Ukrainian Chromatic Recorder

The music of Ukraine features many unique instruments. Prominent amongst these are the bandura, kobza, torban, and sopilka. In its most sophisticated form, the sopilka (сопілка) is a fully chromatic internal duct flute. Like the recorder, the sopilka had its origin in the diatonic six-holed pipe, but it represents a separate and far more recently developed branch from that leading to the recorder. Whereas the recorder has holes for the thumb and three fingers of the upper hand and all four fingers of the lowermost hand, the chromatic sopilka has holes for all ten digits: thus there are two thumb holes, one for each hand. In addition to being fully chromatic the modern sopilka is highly expressive and capable of astonishingly rapid playing. Skilled sopilka performers can mimic a variety of sounds found in nature, including bird calls and insect noises.

Modern tenor sopilka, front
Modern tenor sopilka, rear

Traditional forms of the Ukrainian duct-flute with 5-6 finger holes (денцівка, denchivka) were diatonic, with a range of up to two octaves, or so. The denchivka is known from the Princely era of the Kyivan Rus and is depicted on an 11th-century fresco in Kyiv’s Saint Sophia Cathedral. In folk tradition, it was commonly the instrument of shepherds or part of trio ensembles and various wedding bands.

Folk Music Concert, Kyiv 1926

With the nationalist revival of the 20th century, the denchivka, like other folk instruments, became the subject of experimentation aimed at adapting the instrument for use in a modern context, notably by Ivan Mykhailovych Sklyar, Yevhen Bobrovnykov, and Vasyl Zuliak. The results of this work included improvements in intonation, tonal stability, volume, and compass. In 1967 the chromatic 10-hole fingering system was developed by instrument maker Dmytro Florovych Demenchuk (1942–2010). Serial production of chromatic soprano sopilkas began at the Melnytsia–Podilska experimental production workshops established by Zuliak.

The chromatic fingering system has since been further improved and applied to other members of what is by now a distinctive sopilka family — the piccolo tuned in F5 (equivalent to a sopranino recorder), prima in C5 (equivalent to a soprano recorder), altos in G4 and F4, and tenor in C4. Sopilkas have been made in wood, metal, plastic, and ebonite.

Today, the modern sopilka is heard most often deputising for its ancestors in folkloric instrumental ensembles recreating and repurposing the traditional music of the various sub-ethnicities in western Ukraine, notably that of the Hutsuls of the Carpathian Mountains.

Ukrainian Medley, featuring Maksim Popichuk (sopilka, ocarina, panpipe)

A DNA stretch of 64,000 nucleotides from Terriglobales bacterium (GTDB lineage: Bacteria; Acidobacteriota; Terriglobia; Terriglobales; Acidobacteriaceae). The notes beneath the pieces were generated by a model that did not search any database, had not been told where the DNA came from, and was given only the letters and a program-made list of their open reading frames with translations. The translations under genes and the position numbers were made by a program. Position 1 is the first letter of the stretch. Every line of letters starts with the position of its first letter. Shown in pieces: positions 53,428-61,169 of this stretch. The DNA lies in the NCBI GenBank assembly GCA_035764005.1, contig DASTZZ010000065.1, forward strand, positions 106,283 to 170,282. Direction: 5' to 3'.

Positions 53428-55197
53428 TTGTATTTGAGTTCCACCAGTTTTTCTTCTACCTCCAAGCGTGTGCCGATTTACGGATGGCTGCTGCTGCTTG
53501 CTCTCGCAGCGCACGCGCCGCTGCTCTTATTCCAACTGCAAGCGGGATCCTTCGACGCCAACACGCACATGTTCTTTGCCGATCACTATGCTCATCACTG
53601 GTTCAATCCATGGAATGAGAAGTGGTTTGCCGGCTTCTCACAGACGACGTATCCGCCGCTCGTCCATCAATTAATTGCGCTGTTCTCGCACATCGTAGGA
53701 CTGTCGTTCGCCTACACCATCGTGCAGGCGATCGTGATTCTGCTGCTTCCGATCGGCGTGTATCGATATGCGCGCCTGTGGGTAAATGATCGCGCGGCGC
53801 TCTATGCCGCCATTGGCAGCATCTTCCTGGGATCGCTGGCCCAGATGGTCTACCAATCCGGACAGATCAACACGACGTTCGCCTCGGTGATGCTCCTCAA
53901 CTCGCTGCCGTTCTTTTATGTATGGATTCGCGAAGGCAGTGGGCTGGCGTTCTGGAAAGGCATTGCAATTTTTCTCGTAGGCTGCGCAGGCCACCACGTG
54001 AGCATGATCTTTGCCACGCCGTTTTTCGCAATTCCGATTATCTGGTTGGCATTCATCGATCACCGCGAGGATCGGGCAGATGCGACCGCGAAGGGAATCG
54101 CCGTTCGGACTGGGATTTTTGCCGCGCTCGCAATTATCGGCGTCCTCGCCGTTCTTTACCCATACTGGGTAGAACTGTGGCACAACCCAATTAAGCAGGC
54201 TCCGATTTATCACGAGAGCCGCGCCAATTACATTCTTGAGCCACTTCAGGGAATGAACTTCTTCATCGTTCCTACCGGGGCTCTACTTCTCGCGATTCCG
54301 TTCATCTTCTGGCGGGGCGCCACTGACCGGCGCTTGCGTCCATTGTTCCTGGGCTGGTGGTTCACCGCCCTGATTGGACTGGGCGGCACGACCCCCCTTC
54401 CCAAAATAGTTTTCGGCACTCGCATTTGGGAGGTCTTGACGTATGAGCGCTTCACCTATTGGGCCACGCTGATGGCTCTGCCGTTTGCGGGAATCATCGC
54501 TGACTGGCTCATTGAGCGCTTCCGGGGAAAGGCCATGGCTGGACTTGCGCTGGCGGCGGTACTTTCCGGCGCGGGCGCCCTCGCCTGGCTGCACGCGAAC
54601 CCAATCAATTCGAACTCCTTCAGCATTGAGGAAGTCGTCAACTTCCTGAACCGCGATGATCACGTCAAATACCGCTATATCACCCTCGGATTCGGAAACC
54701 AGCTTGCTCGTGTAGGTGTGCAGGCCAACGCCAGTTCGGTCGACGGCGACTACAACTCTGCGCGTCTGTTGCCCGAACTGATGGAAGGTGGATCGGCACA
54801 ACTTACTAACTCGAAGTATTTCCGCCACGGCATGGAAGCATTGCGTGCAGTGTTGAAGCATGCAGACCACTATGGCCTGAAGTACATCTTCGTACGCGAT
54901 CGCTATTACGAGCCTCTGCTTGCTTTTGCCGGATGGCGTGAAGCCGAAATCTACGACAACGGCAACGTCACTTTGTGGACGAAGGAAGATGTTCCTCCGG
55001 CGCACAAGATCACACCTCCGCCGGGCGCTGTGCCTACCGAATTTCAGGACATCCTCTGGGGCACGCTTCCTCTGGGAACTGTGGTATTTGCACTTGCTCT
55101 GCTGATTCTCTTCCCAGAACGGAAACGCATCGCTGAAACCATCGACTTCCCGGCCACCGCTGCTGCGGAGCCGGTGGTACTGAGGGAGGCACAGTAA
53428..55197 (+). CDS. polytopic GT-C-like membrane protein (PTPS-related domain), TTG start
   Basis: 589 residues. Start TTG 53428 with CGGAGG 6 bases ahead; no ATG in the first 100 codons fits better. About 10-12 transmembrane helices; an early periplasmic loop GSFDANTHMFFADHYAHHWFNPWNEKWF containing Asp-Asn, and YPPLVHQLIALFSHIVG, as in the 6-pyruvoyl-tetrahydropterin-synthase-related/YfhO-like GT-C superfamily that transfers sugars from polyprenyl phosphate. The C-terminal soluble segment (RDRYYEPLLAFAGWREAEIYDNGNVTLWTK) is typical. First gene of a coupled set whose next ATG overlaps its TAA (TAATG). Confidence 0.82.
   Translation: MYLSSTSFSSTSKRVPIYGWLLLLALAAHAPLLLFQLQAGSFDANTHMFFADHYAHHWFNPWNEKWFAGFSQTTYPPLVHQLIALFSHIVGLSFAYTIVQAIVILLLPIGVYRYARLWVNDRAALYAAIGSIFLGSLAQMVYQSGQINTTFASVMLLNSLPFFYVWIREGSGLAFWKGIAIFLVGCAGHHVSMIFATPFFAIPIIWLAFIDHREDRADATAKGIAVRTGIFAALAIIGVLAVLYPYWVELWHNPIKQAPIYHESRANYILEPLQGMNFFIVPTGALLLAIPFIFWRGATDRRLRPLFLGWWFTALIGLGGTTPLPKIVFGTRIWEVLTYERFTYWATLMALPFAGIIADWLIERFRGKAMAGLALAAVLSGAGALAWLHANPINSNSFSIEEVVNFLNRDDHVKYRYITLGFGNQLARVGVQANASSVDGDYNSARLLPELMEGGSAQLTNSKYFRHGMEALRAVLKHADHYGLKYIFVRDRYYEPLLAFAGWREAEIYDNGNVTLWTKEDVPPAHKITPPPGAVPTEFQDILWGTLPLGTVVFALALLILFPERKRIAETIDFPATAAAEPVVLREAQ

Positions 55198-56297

Bukovinian Folk Melodies & Dance, featuring Maksim Popichuk (sopilka)

The sopilka has found a place in Klezma music, too.

S’em Sorok, a Jewish song about a train from Odessa due at seven forty, but which arrives much later when “the flame of Odessa is on fire”. Played by the Lemon Bucket Orkestra (Toronto, Canada), a Balkan-Klezmer-Gypsy-Party-Punk-Super Band, with Mike Romanik playing sopilka

Popular bands have also made use of the sopilka in their performances. Amongst the first to do so was the folk-music-inspired vocal and instrumental ensemble, Kobza. which toured widely throughout the former Soviet Union and internationally.

More recently, the sopilka has found its way into the music of Eurovision 2004 winner, the mononymous Ruslana (band led by Ruslana Stepanivna Lyzhychko), folk-rock band Haydamaky, Ukrainian-Canadian speed-folk band Kubasonics, electro-folk band ONUKA, and other contemporary groups which explore Ukrainian themes.

The 2022 Eurovision contest in Turin was won by the Ukraine Kalush Orchestra whose performance of Stefania incorporates traditional folk instruments, including the telenka (an overtone flute played with one hand controlling its open end) and the beat-boxing tenor sopilka player Vitali Duzhik.

In a sense, the sopilka has evolved from a folk instrument to become something of a national symbol, nowhere better demonstrated than by the leader of the band KoraLLi, Myshko Adamchak, and his Rock Sopilkar project. Myshko has become a celebrity of late for his solo sopilka performances on the Ukraine front where he is currently doing military duty as an ambulance paramedic.

Arkan, a traditional Hutsul circle dance performed by Myshko Adamchak (sopilka) with the band KoraLLi and Orchestra

The modern chromatic sopilka was first championed as an instrument worthy of serious academic study by composer, teacher, accordionist and sopilka player Myroslav Korchynsky (1941–2021) who established the Lviv School of Professional Sopilka Performance at the Mykola Lysenko National Music Academy. Largely as a result of Korchinsky’s efforts, the sopilka is increasingly heard in performances of renaissance, baroque, classical, romantic, and contemporary music (much of it familiar to recorder players) performed by highly accomplished players, most notably his daughter, Bozhena Korchynska. There are many videos featuring such playing on YouTube, amongst them the following:

Ciaccona by Johann Heinrich Schmelzer (c.1620–1680), performed in the Organ Hall, Lviv by Bozhena Korchynska (sopilka) and Berhard Hofstötter (lute)